A protestor zip-ties two bamboo poles together to obscure Silent Sam, a confederate monumnet on UNC-Chapel Hill's upper quad.
A protestor zip-ties two bamboo poles together to obscure Silent Sam, a confederate monumnet on UNC-Chapel Hill's upper quad.Arijit Sen / NBC News

In November, the UNC System's Board of Governors voted to give the statue to the North Carolina Sons of Confederate Veterans, along with $2.5 million for its care and preservation, leading to widespread outrage among students and faculty.

No warrants

Geofences, or virtual perimeters, are often used by companies to deliver location-based ads for goods and services. But they have also been used by the Department of Homeland Security and the National Security Agency as a form of cell phone monitoring, according to agency and whistleblower reports.

Geofences have also been used by local law enforcement agencies in recent years, including in cases against defendants in Virginia, Kentucky, Oregon and Alabama. In those cases, the technology was deployed to capture identities near a crime scene to identify potential suspects, witnesses and victims or collect evidence.

NBC News was unable to identify any other colleges that have used geofencing to monitor protestors.

Eight legal experts contacted by NBC News said using geofencing on protestors, especially in the absence of a crime, may violate federal statutes and infringe on demonstrators' First and Fourth Amendment rights.

Aziz Huq, a professor of criminal procedure at the University of Chicago Law School and a graduate of UNC, said the technology could lead to police abusing their power.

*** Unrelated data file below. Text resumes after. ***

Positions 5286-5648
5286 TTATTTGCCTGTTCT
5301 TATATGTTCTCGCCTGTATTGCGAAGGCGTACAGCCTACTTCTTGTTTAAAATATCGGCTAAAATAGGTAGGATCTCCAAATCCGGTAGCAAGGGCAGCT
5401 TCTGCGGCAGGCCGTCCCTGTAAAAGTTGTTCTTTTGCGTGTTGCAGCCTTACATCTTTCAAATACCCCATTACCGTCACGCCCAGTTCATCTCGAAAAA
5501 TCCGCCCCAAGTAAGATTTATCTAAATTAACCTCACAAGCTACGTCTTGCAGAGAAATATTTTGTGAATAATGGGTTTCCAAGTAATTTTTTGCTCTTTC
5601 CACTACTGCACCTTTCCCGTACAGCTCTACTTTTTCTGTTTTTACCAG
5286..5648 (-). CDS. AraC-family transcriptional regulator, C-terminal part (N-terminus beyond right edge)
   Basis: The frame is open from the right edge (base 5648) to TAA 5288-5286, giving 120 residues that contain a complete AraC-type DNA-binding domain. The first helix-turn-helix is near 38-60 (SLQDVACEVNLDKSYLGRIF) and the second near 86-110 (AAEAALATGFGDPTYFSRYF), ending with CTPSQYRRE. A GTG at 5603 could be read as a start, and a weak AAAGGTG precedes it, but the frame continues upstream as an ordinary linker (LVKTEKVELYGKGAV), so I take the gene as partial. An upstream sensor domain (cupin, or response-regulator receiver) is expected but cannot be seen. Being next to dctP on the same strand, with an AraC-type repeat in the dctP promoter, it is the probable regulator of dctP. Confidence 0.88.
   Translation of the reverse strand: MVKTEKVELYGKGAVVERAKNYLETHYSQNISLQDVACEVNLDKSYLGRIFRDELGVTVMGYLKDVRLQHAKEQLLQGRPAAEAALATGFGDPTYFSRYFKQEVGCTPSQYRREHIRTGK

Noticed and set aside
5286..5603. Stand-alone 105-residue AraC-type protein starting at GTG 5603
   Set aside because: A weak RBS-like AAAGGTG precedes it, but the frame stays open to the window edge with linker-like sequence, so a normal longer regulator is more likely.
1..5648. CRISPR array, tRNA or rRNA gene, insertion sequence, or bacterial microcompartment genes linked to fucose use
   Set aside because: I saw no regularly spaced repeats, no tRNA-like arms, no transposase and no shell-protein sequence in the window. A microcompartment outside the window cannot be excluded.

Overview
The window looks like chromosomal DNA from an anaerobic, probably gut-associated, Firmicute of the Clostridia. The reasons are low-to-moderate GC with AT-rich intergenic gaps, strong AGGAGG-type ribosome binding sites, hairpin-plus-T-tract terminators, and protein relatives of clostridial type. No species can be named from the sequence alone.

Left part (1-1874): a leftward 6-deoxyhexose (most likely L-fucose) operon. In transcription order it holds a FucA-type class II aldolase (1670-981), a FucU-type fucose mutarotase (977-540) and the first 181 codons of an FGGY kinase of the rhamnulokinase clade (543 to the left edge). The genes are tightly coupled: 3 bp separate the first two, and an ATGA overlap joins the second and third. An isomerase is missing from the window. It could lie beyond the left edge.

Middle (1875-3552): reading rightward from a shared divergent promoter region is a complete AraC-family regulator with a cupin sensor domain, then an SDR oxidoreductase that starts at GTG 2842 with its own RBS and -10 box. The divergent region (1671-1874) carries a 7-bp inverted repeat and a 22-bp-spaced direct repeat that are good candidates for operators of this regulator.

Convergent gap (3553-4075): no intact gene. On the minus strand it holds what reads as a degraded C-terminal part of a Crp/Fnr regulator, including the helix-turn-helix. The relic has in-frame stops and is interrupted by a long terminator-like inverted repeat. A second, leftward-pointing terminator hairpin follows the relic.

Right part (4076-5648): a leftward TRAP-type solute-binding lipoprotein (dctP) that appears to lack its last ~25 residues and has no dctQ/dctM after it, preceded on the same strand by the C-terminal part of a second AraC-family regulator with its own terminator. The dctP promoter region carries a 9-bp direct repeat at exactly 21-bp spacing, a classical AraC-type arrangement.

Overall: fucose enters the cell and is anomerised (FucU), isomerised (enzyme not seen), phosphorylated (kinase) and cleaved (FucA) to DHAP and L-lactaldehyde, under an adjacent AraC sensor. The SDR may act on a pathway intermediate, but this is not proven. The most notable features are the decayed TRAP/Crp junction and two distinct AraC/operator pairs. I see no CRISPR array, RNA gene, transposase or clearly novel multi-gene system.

"If governments are allowed to open-endedly collect information and then examine the information and find evidence of what it thinks is a crime creates an incentive at the front end for government to over acquire information through these warrants," Huq said. "More colloquially it creates an incentive for government to engage in phishing expedition."

In October, lawyers for Okello Chatrie, an accused bank robber in Virginia, filed a document attempting to suppress evidence officers obtained via a geofence warrant served on Google, calling it "unlawful and unconstitutional."

Ari Ezra-Waldman, a Constitutional and privacy law professor at New York Law School, said the use of the technology was "fascinating and horrifying" when sent a copy of Kornegay's Aug. 13, 2017 email by NBC News. He likened geofencing to facial recognition technology, which is being used by governments and police across the world.

"Although this technology isn't using AI to identify faces, the distinction still holds for geofencing: applied to a specific alleged criminal versus a lawful population in the name of 'law and order' or whatever," Waldman said. "The former could be seen as souped-up police work; the latter is a dystopian policy state."

In several recent court cases, defendants have challenged the law enforcement's warrantless use of geofence technology, though many have been unsuccessful. In 2016, the Fifth Circuit Court of Appeals affirmed a lower court ruling which allowed geo-fence evidence to be used in court.

UNC police did not answer when asked if they had obtained a warrant to geofence the area. Scott Holmes, a law professor at North Carolina Central University and attorney for many who were later arrested at protests around the statue, said he had seen no such warrants provided to him by the District Attorney and hadn't heard of the geofence until contacted by NBC News. SBI did not respond to follow-up questions about whether the agency obtained a warrant for the use of the technology.